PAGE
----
School Democracy Games for Kids

Updated March 21, 2017

Learning about democracy is pivotal for schoolchildren who live in a democratic country. In order for children to grow up to become conscious and aware citizens who will understand the importance of participating in their country's democratic processes, they must understand how their government works and how citizens elect officials and leaders. Playing games in the classroom can help students achieve that objective.

Democracy or Democracy 2

Democracy and Democracy 2 are variations of the same simulation game for older children and adults. You can purchase this computer game and install it on classroom computers to allow students to play it during free time or computer time. In the game, students begin as the president of a fictional country. Using strategy and the principles of democracy, students must keep the country's residents happy. Democracy 2 also covers a wide range of political issues such as stem cell research, health care and civil rights.

Hail to the Chief

In Hail to the Chief, kids ages 10 and up move around the game board as they try to gain electoral votes and become president of the United States. As students move forward, they must answer questions, available in four levels of difficulty, about the United States' democratic process, the Constitution, past presidents of the United States, history and geography. This board game can be purchased for classrooms and played in small groups.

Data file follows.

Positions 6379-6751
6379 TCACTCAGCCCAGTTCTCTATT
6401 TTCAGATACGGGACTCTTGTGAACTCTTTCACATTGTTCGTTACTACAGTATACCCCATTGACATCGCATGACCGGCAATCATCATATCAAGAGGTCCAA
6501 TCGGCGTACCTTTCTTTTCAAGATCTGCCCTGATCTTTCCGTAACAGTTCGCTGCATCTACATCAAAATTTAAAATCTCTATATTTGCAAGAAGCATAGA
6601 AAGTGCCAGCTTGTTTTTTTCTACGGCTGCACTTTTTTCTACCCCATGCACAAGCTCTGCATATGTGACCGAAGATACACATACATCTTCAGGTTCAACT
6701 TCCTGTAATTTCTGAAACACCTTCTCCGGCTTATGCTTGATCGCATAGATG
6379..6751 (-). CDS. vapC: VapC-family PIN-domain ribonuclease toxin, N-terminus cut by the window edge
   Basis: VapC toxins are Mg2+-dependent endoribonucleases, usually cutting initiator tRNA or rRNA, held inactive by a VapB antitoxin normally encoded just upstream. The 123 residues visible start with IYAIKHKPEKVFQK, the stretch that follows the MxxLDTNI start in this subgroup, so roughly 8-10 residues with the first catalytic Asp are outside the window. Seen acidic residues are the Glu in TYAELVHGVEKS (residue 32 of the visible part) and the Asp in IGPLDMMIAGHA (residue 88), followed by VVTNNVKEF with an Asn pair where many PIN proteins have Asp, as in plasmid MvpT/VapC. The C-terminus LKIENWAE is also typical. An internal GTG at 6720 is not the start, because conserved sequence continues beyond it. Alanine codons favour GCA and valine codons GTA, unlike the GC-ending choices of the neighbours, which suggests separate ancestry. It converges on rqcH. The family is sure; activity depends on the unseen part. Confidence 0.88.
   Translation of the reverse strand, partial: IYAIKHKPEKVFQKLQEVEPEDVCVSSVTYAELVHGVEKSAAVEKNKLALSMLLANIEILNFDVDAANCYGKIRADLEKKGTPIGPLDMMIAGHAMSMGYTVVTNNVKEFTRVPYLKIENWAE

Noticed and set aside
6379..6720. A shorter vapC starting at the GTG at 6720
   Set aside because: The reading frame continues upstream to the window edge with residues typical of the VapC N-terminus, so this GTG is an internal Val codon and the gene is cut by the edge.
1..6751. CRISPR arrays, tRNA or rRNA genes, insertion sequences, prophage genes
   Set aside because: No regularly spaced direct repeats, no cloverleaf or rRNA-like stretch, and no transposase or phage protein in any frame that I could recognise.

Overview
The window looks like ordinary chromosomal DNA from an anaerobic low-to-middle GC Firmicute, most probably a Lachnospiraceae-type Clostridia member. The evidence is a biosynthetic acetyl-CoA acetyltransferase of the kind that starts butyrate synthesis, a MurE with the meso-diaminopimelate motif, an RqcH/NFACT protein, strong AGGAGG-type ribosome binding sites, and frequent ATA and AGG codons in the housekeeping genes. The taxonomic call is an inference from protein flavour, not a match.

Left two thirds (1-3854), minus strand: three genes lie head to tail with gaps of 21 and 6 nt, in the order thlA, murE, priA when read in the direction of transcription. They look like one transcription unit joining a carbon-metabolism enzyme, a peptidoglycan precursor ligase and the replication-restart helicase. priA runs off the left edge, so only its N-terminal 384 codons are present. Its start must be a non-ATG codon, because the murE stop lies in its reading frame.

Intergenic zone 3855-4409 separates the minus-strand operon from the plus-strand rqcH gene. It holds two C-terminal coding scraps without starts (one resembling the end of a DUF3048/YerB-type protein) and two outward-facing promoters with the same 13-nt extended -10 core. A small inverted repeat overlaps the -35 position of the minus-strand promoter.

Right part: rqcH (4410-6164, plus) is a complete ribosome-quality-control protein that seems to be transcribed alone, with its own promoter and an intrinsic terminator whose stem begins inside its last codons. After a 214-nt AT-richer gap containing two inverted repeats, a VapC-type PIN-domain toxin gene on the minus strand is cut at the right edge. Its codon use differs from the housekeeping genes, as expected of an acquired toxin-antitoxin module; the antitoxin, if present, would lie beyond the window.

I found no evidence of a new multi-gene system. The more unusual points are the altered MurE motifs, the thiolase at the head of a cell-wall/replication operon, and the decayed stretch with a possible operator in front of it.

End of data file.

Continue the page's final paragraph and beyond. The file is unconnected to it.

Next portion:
DemGames offers students the opportunity to campaign for president through the game "Captain Campaign." In this flash-based web game, perfect for computer time or rainy day breaks, students compete against a virtual opponent in order to gain popularity for their presidency. Students must decide whether they support or are against certain policies and use strategy to help them ultimately win the support of their populace.

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About the Author

Writing since 2008, Fiona Miller has taught English in Eastern Europe and also teaches kids in New York schools about the Holocaust. Her work can be found on, ConnectED and various other Web sites. Miller holds a B.A. in French from Chapman University and an M.A. in educational theater from New York University.